Fight The Power: Hip-Hop Inspires Revolution In The Middle East
A rapper ignited the revolution taking place in the Middle East. El Général (born Hamada Ben Amor) wasn’t alone in bringing down Tunisia’s longtime dictator Zine el Abidine Ben Ali, but the incendiary lyrics to his song “Rais Le Bled” (“President, Your Country”) not only voiced the frustrations of his fellow citizens, they inspired young Arab men and women across the region—from Egypt to Bahrain to Libya and beyond—to now fight governmental power in their own countries.
“Mr. President, your people is dead
many people eat from garbage
and you see what is happening in the country
misery everywhere and people who have not found a place to sleep
I am speaking in name of the people who are suffering and were put under the feet
Mr President, you told me to speak without fear
But I know that eventually I will take just slaps
I see too much injustice and so I decided to send this message even though the people told me that my end is death
But until when the Tunisian will leave in dreams, where is the right of expression?
They are just words…”
“When I became a rapper, I wasn’t looking for love,” the good-looking 21-year-old recently told TIME magazine. “I was looking to rap for the good of the people.” On November 7, 2010 he posted “Rais Le Bled,” a heated political anthem inspired by his favorite rapper of all time, Tupac Shakur, onto Facebook. According to TruthAbout2Pac.com, which interviewed El Général only days ago, “Rais Le Bled” was picked up by television networks like Al-Jazeera within hours and “went viral from Casablanca to Cairo.”
It’s telling that ‘Pac is Général’s favorite MC. Us overseas types revere American hip-hop that speaks to the soul and in times of oppression, use music by acts like ‘Pac as our battle cry. Music that incite us to action and allows us to vent frustrations at our own issues of race, identity, police brutality and more. Doing my research on the significance of not only “Rais Le Bled” but tracks by other Middle Eastern artists who’ve raised the consciousness of the youth, allowing them to become an unstoppable force to be reckoned with, I couldn’t help but think of the magnitude of it all. If there were no ‘Pac’s, no Fugees, no Wu Tang Clan‘s–heck, even no Jay-Z in his more introspective moments—where would our anger have been channeled? Where would we have found our voice? While I understand there are rappers making conscious music these days, the glaring lack of buzz surrounding them cancels out their opportunity to have a real impact on society. In the meantime we have Waka Flocka Flame and Rick Ross at the forefront; two artists who though unapologetic in their style, are contributing absolutely nothing to the evolution of the genre in terms of using it as a weapon for change (Ross’s “Tears Of Joy” is perhaps the closest he’s come so far).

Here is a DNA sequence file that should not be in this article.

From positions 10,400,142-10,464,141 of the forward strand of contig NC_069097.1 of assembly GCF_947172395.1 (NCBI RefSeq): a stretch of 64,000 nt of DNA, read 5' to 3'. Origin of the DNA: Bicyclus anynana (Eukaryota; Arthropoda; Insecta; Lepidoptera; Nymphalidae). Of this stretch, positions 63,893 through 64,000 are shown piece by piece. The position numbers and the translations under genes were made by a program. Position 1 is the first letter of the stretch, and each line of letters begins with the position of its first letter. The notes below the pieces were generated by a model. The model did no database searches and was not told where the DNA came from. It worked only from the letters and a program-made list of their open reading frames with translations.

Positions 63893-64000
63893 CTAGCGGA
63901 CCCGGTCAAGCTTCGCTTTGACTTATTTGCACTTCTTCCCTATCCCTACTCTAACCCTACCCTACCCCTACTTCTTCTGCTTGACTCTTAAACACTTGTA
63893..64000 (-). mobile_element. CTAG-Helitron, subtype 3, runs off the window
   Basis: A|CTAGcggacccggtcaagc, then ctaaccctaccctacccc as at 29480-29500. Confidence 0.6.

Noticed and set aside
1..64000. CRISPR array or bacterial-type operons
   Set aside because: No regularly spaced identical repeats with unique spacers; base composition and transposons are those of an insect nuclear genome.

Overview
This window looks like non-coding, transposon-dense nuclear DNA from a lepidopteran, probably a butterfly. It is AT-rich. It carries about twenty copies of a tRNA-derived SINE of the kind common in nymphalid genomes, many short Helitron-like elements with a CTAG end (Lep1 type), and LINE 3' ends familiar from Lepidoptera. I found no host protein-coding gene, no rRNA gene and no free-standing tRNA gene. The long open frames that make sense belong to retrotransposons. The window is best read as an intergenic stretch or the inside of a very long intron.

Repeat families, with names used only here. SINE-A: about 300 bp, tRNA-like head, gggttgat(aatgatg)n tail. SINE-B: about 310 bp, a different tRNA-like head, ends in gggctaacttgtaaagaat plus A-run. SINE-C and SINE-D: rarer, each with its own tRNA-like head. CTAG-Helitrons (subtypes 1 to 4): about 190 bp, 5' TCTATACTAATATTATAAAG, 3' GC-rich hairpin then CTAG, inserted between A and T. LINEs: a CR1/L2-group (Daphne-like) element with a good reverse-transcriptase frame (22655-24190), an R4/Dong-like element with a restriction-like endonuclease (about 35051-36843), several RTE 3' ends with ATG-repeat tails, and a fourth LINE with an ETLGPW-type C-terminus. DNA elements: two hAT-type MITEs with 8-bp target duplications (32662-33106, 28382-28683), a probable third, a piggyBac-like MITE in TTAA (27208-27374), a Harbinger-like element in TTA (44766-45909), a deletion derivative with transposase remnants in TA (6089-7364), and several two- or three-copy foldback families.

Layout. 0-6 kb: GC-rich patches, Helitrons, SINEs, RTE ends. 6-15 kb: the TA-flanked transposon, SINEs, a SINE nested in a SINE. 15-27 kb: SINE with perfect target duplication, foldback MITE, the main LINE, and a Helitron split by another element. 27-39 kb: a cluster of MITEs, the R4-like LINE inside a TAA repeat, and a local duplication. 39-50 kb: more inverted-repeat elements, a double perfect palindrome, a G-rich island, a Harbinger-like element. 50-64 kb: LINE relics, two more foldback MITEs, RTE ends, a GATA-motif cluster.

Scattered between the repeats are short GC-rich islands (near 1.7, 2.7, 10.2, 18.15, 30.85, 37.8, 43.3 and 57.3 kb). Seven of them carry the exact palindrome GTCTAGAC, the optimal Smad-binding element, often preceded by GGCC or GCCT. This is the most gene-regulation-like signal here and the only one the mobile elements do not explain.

Without the machine gun funk of Public Enemy, Ice Cube and more, today’s U.S. hip-hop generation—more concerned with living a fast life than anything else—is dangerously apathetic. This naturally means their international peers will eventually become so, too. The revolution happening across the Middle East shouldn’t only reinforce the power of hip-hop, it should provide a serious wake-up call to those making it in the country where the artform was created. The magnitude of what can take place when musical leaders harness the energy of their people against a backdrop of bass-heavy production can truly renew the world.
Listen to “Rais Le Bled” below (with English subtitles):